Wine distribution in Scotland

Wine Distributor and Importer Guide: Scotland

General information about Scotland

With Wales, England, and Northern Ireland, Scotland is a constituent country of the United Kingdom. The UK itself is an archipelago centred around the island of Great Britain; Scotland, though accounting for only 5 million of its population of 70 million, has an outsized influence on the country’s culture and history. This goes for alcohol as much as in any other area of the UK’s culinary life. Scotland is, of course, famous for whisky. The isles of Islay and Mull, as well as the peat-rich Highlands, produce some of the finest whisky in the world, and quality ales are brewed in the cities. And while the meteorological climate does not suit wine, the cultural climate could not be more welcoming of alcohol, making Scotland a strong importer in proportion to its population.

Wine production in Scotland

The cold, wet, and bleak environment of Scotland does not lend itself to wine production. This has not stopped some small producers from attempting to produce wine, however. North of Edinburgh, across the estuary of the Firth of Forth and on the (relatively) warm peninsula of Fife, there is one winery battling for a place on the market. Château Largo appears now to have abandoned its dream, but its 2015 vintage was famously branded “undrinkable” by critics in the Scottish press. Its owner has expressed his hope that rising global temperatures will one day turn Scotland into a wine-producer, much like the sparkling wine of Southern England.

Legislative regulation of wine imports into Scotland

Though there are significant differences in law between Scotland and the other countries of the UK, all wine imports into Great Britain are the same. This means that anyone importing into England should follow the same rules in Scotland – though not in Northern Ireland, which is not part of Great Britain, and follows EU conventions in this regard. Any organisation wishing to sell wine in the UK must first register as an FBO, or fixed-base operator, a business licensed to operate through an airport. Alcohol becomes liable for the usual UK excise duty as soon as it arrives on British soil. Please note that fortified wines or wine products of over 30% alcohol volume are subject to additional customs duties in the form of ‘Duty Stamps’.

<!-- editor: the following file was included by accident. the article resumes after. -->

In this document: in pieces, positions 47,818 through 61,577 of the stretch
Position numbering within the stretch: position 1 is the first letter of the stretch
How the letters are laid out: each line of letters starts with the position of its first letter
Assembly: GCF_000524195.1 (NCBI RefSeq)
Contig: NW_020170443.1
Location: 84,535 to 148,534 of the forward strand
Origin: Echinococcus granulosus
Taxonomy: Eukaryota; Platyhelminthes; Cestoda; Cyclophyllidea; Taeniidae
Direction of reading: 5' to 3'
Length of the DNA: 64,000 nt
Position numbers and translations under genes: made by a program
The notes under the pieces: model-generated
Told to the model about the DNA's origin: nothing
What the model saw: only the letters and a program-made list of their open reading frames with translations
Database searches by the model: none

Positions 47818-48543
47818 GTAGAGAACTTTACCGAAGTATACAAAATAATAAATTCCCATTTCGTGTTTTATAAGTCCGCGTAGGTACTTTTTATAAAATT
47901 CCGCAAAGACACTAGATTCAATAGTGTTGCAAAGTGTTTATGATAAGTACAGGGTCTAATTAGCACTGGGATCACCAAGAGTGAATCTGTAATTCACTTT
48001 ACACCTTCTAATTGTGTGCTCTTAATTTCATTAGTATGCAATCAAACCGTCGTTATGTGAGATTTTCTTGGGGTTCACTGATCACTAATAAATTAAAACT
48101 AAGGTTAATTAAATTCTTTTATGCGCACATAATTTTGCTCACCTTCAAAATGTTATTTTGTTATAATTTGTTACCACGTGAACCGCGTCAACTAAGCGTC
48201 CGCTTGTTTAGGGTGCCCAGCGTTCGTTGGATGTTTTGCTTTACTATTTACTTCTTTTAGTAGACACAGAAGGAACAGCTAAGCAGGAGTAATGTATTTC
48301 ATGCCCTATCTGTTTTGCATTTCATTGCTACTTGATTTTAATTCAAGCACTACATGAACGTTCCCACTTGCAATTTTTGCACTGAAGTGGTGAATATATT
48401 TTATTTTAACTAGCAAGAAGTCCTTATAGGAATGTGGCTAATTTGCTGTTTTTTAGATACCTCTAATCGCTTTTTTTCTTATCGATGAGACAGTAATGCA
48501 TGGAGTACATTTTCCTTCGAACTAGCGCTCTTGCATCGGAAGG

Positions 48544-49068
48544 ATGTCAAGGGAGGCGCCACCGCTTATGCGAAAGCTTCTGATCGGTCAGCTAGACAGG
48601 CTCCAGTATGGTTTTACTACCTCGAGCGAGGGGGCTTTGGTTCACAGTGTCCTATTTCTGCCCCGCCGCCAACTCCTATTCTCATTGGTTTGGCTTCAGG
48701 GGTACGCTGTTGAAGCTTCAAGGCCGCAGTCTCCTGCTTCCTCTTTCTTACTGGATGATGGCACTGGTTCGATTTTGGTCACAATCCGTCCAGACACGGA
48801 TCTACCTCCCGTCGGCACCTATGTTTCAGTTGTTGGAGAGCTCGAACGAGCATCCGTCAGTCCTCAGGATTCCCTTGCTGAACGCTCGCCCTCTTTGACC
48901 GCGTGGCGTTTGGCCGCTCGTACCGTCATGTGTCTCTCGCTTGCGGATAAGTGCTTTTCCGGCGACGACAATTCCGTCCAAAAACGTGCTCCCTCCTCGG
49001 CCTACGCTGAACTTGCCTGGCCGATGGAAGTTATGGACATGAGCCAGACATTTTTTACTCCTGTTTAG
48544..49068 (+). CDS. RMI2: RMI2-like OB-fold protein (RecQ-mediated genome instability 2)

For full information, please see the following:

Wine Imports to Scotland

Knowing specific trends within Scotland, without data distinct from the rest of the UK, is a tricky business. However, it can be assumed that Scotland underwent the same shift in import patterns as in the broader UK in the first half of 2023. This was a 7.4% decrease in wine import volume, falling to 582 million litres. This is a historic low, characterised by a post-Brexit rise in the price of UK products.

Top Five Wine-Importing Countries to Scotland:

While there are no officially available figures for Scotland alone, the country follows general trends set by the UK:

France: $895 million

Italy: $761 million

Spain: $329 million

Belgium: $317 million

New Zealand: $243 million

Wine distribution in Scotland

Of the 43 million litres of pure alcohol sold in 2021 in Scotland, it is unsurprising that the majority is occupied by the country’s famous spirits industry. Wine, however, is only 1% behind, at 30% of all alcohol sold. This is one percentage point ahead of beer, a fact which may surprise some Scottish residents, but is testament to the rising profile and prestige of wine.

According to SHAAP, “25% of all alcohol (natural volume) sold off-trade through larger multiple retailers (excluding discount retailers) in Scotland was sold on promotion, the same as 2020.” This means that, unlike in other nations, the COVID pandemic has yet to . Alcohol can legally be purchased in all variety of supermarket and bar by those over the age of eighteen; wine wholsealers known as off-licenses are also common.1

Wine Preferences among Scottish Consumers

Once again, precise figures for Scotland are often difficult to discern amid broader UK statistics. However, surveys from Scottish national newspapers have revealed a 46% preference for Rosé in Aberdeen and a 37% preference for Sauvignon Blanc in Glasgow. Indeed, of the 2000 Scots surveyed, Sauvignon Blanc was the commonest response for a favourite glass.

Among Scotland’s Major Wine Importers

Wine Importers have led the field in Scottish wine imports since the 1970s. This is among the country’s leading independent importer of wines, offering a personalised service for all customers.

Since 1945, Inverarity Morton have also been recognised as among the country’s top independent wine merchants. Their portfolio of packaged drinks of all kinds is without peer on the market.

Inspired by their work in the vines of Germany, Alexander Wines focuses on small, high-quality vineyards. Just like their portfolio, their team is small and dedicated to providing a personal service for connoisseurs.

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